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From the discovery of mass graves full of dead dogs to live-baiting scandals and shocking reports of injury and death at tracks, the greyhound-racing industry has made its systemic abuse of animals blatantly clear.
© Jo-Anne McArthur | We Animals
In 2015, the greyhound industry itself admitted to killing up to 17,000 healthy dogs each year, including around 7,000 puppies and young dogs who never even made it to the track. While recent scrutiny on the industry has meant breeding figures seem to have fallen, there is still no lifetime tracking for racing greyhounds in New South Wales, and thousands of dogs still go missing – and are feared killed – each year.
The dogs who do make it to the racetrack are at significant risk of sustaining serious injuries, such as head trauma or broken hocks or legs, during training and racing. The intensity of the racing also means that dogs can suffer from seizures (from a lack of oxygen) and cardiac arrest.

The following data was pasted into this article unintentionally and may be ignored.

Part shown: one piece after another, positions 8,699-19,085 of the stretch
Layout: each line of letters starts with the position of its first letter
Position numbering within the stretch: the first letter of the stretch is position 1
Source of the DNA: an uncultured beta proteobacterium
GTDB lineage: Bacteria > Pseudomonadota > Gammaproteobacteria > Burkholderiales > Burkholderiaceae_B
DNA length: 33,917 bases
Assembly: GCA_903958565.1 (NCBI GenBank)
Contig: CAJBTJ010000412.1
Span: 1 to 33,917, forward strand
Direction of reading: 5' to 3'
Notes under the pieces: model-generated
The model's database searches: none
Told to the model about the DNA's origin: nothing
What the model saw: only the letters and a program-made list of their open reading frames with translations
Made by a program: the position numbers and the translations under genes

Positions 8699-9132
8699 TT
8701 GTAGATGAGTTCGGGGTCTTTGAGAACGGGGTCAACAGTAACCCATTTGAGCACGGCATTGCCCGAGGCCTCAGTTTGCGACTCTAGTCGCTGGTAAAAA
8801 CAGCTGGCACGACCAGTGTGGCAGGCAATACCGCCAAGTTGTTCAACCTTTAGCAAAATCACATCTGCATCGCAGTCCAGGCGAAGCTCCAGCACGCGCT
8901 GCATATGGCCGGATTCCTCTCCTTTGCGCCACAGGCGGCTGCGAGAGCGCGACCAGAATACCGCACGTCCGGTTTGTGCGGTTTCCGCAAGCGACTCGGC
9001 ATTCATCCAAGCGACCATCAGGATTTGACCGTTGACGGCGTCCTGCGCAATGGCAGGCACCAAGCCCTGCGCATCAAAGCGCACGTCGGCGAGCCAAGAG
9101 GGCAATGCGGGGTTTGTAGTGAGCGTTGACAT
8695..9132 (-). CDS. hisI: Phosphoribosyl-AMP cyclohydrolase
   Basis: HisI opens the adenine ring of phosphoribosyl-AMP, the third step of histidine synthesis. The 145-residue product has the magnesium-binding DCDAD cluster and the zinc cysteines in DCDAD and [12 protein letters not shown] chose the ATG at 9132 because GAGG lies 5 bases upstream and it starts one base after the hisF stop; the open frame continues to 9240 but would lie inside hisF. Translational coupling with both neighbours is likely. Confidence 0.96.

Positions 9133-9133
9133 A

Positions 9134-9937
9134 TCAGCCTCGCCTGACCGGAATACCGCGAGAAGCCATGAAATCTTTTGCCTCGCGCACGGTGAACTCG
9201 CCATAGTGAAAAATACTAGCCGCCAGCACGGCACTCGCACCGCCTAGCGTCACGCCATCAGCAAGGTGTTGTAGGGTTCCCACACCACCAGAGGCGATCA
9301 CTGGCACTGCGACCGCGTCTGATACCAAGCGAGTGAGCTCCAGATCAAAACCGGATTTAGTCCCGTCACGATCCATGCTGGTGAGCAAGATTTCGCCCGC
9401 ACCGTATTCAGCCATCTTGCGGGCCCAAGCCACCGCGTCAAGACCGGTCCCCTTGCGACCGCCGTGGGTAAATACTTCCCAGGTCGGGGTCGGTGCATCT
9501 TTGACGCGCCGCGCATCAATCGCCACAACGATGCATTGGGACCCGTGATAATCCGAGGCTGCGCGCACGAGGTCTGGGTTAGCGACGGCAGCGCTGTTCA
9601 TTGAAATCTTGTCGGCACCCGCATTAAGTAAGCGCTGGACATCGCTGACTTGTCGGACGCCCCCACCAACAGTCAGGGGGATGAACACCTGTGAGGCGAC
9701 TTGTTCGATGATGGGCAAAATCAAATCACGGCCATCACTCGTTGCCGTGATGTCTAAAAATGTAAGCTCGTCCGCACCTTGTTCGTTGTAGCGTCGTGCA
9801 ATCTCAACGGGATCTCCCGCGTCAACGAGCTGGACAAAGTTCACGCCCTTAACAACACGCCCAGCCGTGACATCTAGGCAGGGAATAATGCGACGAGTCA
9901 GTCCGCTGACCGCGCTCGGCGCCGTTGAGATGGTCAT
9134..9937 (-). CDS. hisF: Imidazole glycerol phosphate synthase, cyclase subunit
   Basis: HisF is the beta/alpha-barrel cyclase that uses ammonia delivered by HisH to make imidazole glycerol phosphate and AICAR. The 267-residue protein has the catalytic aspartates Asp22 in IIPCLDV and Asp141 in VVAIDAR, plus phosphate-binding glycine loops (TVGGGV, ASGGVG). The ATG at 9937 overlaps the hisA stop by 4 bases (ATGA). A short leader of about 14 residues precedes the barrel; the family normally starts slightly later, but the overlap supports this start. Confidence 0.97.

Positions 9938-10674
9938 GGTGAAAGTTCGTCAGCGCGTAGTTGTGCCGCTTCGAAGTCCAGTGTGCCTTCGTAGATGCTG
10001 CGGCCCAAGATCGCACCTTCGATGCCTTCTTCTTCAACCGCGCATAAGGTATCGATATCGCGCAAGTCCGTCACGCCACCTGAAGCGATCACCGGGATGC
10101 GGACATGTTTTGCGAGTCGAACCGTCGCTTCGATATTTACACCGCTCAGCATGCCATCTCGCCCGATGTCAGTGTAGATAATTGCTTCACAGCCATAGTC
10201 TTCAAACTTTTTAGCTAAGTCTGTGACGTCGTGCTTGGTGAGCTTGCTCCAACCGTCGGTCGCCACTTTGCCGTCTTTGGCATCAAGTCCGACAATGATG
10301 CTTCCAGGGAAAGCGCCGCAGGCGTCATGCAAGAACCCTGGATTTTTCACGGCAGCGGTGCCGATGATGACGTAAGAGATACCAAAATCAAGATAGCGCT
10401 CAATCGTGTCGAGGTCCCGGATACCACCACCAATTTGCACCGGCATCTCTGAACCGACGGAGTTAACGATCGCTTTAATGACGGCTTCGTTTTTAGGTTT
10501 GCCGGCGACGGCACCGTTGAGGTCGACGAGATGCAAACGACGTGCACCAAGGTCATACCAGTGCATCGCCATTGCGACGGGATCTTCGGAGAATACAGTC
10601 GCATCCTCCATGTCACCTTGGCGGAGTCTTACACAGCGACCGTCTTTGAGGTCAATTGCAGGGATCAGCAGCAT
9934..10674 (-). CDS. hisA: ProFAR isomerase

Because they’re forced to work for profit, greyhounds are treated as possessions rather than the sensitive, loving animals they are. They’re often confined to cramped, barren pens and kennels, completely deprived of human companionship and stimulation. They’re left in these sad conditions for up to 23 hours a day.
In 2016, the New South Wales government commissioned an inquiry which concluded that the greyhound-racing industry is incapable of reform. Yet the government continues to throw away tens of millions of dollars on regulation, prize money, and infrastructure.
The only thing that will guarantee that dogs are protected from cruelty is a ban. Please join us in calling on the New South Wales government to shut this industry down.